A Salernitan Meal

We had this meal on Easter Saturday, so it is about time I got around to posting it. Dishes mostly based on descriptions in de diaetis, the 11th-century Latin text from Salerno.

Our main dish was chicken slowly cooked with chickpeas and spinach, a loose interpretation of this:

…The first (e.g. capons, pigeons, partridges), if they are eaten cooked with vinegar and sugar, comfort the heat of the stomach. Thus says Rufus. If they are cooked with orache and chickpeas, and a little cinnamon, they loosen the belly.

I interpreted this conservatively, as a kind of stew cooked slowly, originally probably in some kind of thick-walled pot made of soapstone or pottery. We used an enamelled cast iron pot in which we started two soup chickens in chicken stock so as to ensure the meat retained flavour. If we had had dried chickpeas, we would also have added them at this point, but we were reduced to using pre-cooked ones due to the exigencies of holiday shopping in Germany. After long morning of simmering, I took out the chickens, stripped off the meat, returned it to the pot and added about 1.2 kg of fresh spinach. After the leaves had collapsed, I added the chickpeas and seasoned the mix with cinnamon and a light touch of pepper. That really was all it needed.

Our second main dish, and the vegetarian option, was based on a short passage in the chapter on eggs:

The diversity of eggs according to their preparation is multiple. There are those which are roasted, be it in the ashes or in the coals. And some are boiled in water. Others are fried in the pan in oil or in other fat. And some are cooked in water and oil with various condiments such as onion, pepper, cumin and similar. Others are cooked with meat and herbs in sauces. (…)

But those that re cooked in water and oil and condiments are most easily digested, aid coitus and multiply sperm, especially if they are cooked with roasted meat and with hot and aromatic condiments such as pepper, cinnamon, sugar, and similar.

Together with one on aubergines:

(…) but they are of less harm if they are tempered and split and filled with salt and then much later thrown into hot water and afterwards placed in different water and washed two or three times. After then are washed in water, they will lack all their blackness and they are then boiled and, the water having been discarded, are cooked again with fat meat of cattle or sheep or pork or similar. Those who wish to eat them without meat cook them with vinegar, oil of unripe olives, obsomagarum and similar things.

So, we know that eggs are cooked with meat in sauces which presumably means broken into the pot and cooked whole, not stirred in or boiled in the shell. I decided to apply this (speculative, but plausible) technique to a vegetarian preparation of eggplant and onions. This still requires an interpretation of what obsomagarum is. I believe it is a fermented sauce, possibly actually garum, but cautiously decided to go with soy sauce in this instance. The result was absolutely excellent, in my opinion the best dish in the spread. The onions were finely diced, the eggplant coarsely, and the whole cooked in a pan with the eggs broken into shallow depressions in the top towards the end. It was excellent with bread.

Third, and this is based on a number of church donation documents rather than a recipe, I cooked broad beans together with millet to produce a thick porridge. This was served to the poor as a charitable donation, enriched with either olive oil or lard, and would have made a meal in itself. Here, as a side, I held back on the oil. It also worked very well.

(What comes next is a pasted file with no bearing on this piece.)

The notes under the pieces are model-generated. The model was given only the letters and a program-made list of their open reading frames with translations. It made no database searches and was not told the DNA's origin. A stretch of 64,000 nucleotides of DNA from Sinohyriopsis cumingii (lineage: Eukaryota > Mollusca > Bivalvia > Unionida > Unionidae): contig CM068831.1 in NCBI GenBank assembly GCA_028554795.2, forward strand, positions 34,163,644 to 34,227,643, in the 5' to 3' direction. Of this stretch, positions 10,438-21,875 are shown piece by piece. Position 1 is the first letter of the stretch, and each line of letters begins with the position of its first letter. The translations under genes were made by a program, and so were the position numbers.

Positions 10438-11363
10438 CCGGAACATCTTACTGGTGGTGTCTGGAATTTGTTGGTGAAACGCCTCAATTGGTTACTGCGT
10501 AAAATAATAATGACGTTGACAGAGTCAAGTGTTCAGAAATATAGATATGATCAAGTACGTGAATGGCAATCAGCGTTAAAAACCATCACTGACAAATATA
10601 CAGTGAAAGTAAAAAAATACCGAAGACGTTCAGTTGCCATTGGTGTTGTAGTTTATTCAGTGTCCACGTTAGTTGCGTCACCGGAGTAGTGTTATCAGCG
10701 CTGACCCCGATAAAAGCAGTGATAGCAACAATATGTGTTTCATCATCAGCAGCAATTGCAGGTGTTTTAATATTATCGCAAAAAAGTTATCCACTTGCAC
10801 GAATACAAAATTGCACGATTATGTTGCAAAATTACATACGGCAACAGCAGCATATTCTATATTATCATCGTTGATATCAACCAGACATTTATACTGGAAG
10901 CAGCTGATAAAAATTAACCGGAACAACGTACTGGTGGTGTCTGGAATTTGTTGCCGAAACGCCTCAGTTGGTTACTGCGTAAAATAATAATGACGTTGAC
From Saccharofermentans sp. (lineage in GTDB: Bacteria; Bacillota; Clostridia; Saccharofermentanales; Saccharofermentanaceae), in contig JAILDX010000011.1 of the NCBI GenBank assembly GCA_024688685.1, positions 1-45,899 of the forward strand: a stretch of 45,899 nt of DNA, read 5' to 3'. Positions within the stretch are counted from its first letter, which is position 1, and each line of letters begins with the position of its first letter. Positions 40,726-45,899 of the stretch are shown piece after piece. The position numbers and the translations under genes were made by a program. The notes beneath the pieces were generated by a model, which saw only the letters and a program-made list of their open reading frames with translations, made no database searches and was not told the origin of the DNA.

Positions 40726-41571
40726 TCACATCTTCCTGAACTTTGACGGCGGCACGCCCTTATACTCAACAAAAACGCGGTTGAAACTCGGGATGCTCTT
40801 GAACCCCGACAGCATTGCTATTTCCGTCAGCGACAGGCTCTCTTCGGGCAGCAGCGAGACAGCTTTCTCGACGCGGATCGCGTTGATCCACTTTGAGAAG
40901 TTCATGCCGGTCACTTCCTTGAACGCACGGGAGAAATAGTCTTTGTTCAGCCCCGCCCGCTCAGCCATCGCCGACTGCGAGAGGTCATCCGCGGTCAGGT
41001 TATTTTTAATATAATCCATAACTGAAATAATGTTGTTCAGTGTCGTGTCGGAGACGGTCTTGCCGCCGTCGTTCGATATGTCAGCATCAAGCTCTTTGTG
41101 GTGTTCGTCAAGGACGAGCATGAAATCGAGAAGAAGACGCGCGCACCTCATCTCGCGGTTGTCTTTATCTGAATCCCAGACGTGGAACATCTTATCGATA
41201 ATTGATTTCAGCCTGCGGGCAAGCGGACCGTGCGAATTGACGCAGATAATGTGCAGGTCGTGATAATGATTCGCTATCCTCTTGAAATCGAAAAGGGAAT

Finally, we had leavened light wheat bread and unleavened barley bread. Both were good, but the wheat bread (using modern cultured yeast) was more pleasant to eat. Two sauces – green herb sauce and honey mustard – were added because they were left over from the fish feast. They matched well, and both basic combinations are plausible; There is a green sauce in the Regimen Sanitatis Salernitanum and honey mustard in Palladius.

For dessert, we made apples baked in a crust again. This is a favourite:

(…) And thus it is good to eat the juice that is pressed from apples and the flesh discarded, or to find another way in which their hardness and sharpness is relieved. It is relieved in three ways, that is, by boiling in water because that way they acquire softness and humidity, or by suspending them above the steam of hot water, because that causes moistening and ripening, or by cutting them apart in the middle, removing the hard seeds inside them and in their place inserting sugar or honey, (…) and they must afterwards be wrapped in some kind of dough and then placed in the ashes or coals until the dough outside is cooked. Through this art, their softness and tastiness predominates, they are quickly digested, and the harm they do to the nerves is relieved. (…)

In honour of the holiday, we further wanted some kind of Easter-themed addition and settled on bunnies. The excuse was furnished by the instruction to combine almonds and honey:

(…) The oil that is extracted from them is better if their kernels are hard. But if they are first blanched (excorticentur), they should be given to eat as more digestible, more so if they are taken with honey or sugar. (…)

Obviously this in no way implies a paste. It could just be blanched almonds dipped in honey, or coated in it in a hot pan, or immersed in it to be taken out, or perhaps cooked into almond brittle. All of these are plausible. But I guess so is mashing them in a mortar, and this way we got bunnies.

We liked the bunnies.

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